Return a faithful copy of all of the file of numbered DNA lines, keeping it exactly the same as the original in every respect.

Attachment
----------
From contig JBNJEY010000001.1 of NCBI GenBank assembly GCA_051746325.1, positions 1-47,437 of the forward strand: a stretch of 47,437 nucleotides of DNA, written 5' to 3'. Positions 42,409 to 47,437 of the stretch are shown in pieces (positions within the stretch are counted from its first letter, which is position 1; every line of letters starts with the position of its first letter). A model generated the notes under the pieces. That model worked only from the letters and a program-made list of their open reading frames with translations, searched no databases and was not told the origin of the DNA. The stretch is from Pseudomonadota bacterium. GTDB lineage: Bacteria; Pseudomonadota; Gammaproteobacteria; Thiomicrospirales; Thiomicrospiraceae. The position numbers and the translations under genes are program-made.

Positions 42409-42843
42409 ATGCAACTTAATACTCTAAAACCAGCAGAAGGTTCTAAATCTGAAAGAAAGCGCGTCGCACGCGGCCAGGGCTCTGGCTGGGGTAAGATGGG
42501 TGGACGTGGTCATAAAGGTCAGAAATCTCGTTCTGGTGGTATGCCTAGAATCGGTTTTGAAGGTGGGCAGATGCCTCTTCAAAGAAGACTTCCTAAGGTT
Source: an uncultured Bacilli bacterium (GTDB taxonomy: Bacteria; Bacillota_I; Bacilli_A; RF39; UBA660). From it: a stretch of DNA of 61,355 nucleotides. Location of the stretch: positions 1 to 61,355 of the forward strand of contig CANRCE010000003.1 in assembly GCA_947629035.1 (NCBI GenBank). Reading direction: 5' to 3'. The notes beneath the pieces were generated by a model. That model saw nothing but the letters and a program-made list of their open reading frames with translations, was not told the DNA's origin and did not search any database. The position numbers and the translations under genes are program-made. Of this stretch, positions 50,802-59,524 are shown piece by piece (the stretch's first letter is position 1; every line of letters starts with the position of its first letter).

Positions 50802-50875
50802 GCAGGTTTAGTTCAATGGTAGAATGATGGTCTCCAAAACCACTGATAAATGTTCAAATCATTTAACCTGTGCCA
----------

From contig JBNJEY010000001.1 of NCBI GenBank assembly GCA_051746325.1, positions 1-47,437 of the forward strand: a stretch of 47,437 nucleotides of DNA, written 5' to 3'. Positions 42,409 to 47,437 of the stretch are shown in pieces (positions within the stretch are counted from its first letter, which is position 1; every line of letters starts with the position of its first letter). A model generated the notes under the pieces. That model worked only from the letters and a program-made list of their open reading frames with translations, searched no databases and was not told the origin of the DNA. The stretch is from Pseudomonadota bacterium. GTDB lineage: Bacteria; Pseudomonadota; Gammaproteobacteria; Thiomicrospirales; Thiomicrospiraceae. The position numbers and the translations under genes are program-made.

Positions 42409-42843
42409 ATGCAACTTAATACTCTAAAACCAGCAGAAGGTTCTAAATCTGAAAGAAAGCGCGTCGCACGCGGCCAGGGCTCTGGCTGGGGTAAGATGGG
42501 TGGACGTGGTCATAAAGGTCAGAAATCTCGTTCTGGTGGTATGCCTAGAATCGGTTTTGAAGGTGGGCAGATGCCTCTTCAAAGAAGACTTCCTAAGGTT
Source: an uncultured Bacilli bacterium (GTDB taxonomy: Bacteria; Bacillota_I; Bacilli_A; RF39; UBA660). From it: a stretch of DNA of 61,355 nucleotides. Location of the stretch: positions 1 to 61,355 of the forward strand of contig CANRCE010000003.1 in assembly GCA_947629035.1 (NCBI GenBank). Reading direction: 5' to 3'. The notes beneath the pieces were generated by a model. That model saw nothing but the letters and a program-made list of their open reading frames with translations, was not told the DNA's origin and did not search any database. The position numbers and the translations under genes are program-made. Of this stretch, positions 50,802-59,524 are shown piece by piece (the stretch's first letter is position 1; every line of letters starts with the position of its first letter).

Positions 50802-50875
50802 GCAGGTTTAGTTCAATGGTAGAATGATGGTCTCCAAAACCACTGATAAATGTTCAAATCATTTAACCTGTGCCA